4. Decide what business problem you want to solve
    Most organisations have lots of problems and none of them list ‘consumption of learning content’ among them. So, it’s on you as a valuable member of the workforce to ask your executive teams questions based on the company’s strategic goals. The LXP should then be deployed to address the challenges that will make a difference to the bottom-line.
  5. Segment your user groups
    Your organisation’s employees are not one homogeneous blob. That’s clear not only from their job roles and function but also from their personal characteristics. You can’t appeal to everyone all the time. But knowing what different users are likely to care about and how to position the value of the new LXP is a must.
  6. Deploy social proof
    Psychology dictates that people are likely to follow the crowd, and that they are suspicious of things are seem ‘other’. One way to use those biases to your advantage is to recruit a group of “influencers” in your organisation to create meaningful content specific to your user groups. Checkout our award-winning case study from BEKO Grundig.
  7. Accept that people don’t care about your stupid learning platform
    To be frank, people have better things to do than look at your learning content, so you have to go to them. You can provide value by communicating learning content through channels that the users frequent. The content itself needs to link to user pain points, and to find out what pain points people have. You have to do user research.
  8. Enlist learning professionals to use the platform effectively
    Your learning team are your vanguard for your learning platform but tread carefully. If they’re like most learning teams, the temptation might be to fill the platform with content, plans and programmes. This is an opportunity to get them onboard to anew way of thinking – human-centred learning design. Speak to us about our Degreed for Learning Professionals Toolkit (if you use Degreed) or if you want some more support around this transition.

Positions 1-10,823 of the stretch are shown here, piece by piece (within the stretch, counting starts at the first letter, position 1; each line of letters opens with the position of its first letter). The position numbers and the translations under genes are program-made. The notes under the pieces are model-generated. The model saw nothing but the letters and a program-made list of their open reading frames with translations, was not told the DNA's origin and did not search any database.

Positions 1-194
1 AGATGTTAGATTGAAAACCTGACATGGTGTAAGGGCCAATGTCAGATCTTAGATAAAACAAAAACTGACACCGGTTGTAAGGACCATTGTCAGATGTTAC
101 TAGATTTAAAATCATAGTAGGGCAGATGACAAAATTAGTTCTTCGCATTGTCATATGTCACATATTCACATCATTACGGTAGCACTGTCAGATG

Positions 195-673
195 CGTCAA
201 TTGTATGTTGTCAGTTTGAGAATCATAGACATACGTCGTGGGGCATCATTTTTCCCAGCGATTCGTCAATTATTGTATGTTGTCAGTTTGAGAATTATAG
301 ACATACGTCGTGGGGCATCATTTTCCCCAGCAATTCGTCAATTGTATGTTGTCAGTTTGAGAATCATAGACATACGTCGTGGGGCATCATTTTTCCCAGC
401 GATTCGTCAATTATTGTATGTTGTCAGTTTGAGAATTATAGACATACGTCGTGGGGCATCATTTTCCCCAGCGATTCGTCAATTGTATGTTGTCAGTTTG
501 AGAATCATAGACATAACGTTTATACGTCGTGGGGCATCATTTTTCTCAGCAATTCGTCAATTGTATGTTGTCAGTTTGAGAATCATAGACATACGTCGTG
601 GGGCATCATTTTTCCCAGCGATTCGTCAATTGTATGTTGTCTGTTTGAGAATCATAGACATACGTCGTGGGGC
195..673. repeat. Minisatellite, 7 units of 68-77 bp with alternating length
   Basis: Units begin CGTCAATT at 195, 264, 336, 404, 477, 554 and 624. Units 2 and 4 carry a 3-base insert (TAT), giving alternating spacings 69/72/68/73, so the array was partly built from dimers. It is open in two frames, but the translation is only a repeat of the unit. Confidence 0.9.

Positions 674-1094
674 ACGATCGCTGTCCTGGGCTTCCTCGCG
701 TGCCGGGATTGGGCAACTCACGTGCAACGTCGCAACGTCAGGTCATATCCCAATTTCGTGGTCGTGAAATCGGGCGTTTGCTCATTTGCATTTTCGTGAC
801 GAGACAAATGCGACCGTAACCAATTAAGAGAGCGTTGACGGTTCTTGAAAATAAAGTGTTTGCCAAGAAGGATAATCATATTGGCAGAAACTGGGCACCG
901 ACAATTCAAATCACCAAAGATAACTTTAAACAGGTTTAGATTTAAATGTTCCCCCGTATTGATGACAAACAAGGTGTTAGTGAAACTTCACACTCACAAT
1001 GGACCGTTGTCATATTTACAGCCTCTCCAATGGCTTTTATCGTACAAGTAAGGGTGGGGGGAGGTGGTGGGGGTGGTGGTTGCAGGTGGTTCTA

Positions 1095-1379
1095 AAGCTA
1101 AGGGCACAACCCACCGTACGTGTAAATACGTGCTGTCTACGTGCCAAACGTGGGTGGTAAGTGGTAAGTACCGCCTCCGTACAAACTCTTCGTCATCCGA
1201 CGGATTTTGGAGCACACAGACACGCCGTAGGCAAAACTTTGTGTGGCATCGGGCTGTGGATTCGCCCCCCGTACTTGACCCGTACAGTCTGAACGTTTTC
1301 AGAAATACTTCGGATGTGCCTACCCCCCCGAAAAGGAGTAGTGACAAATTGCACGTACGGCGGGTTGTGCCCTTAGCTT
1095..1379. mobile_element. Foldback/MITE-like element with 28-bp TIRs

9. Design your Day 1 adoption campaign
    Literally, the first milliseconds of a user’s experience of your new Learning Experience Platform have a huge bearing on their long-term adoption. Map your users’ journey so that every touchpoint looks, feels, and functions like a consumer technology experience.
  10. Marketing campaigns – not corporate comms
    You can’t launch a platform with some directly worded corporate emails. Instead, think about a brand activation – high-quality events, videos, podcasts, banners, desk drops, leadership town halls, etc. All your messaging needs to be tailored based on your audience segmentation to demonstrate value depending on the user group.

Next steps?

Would you like some advice around your LXP adoption to see the return on investment? Then sign-up to our Virtual Lab with me and Peter Riber (Novo Nordisk). This will be an interactive session where you’ll have the opportunity to explore the big questions around LXPs:

  • How to communicate the value of an LXP to your organisation?
  • What are the most effective adoption strategies?
  • What does AI mean for the value of LXPs in your business?

Keep an eye out for the registration details in the coming weeks. Until then, keep on thinking about adoption and utility, not technology.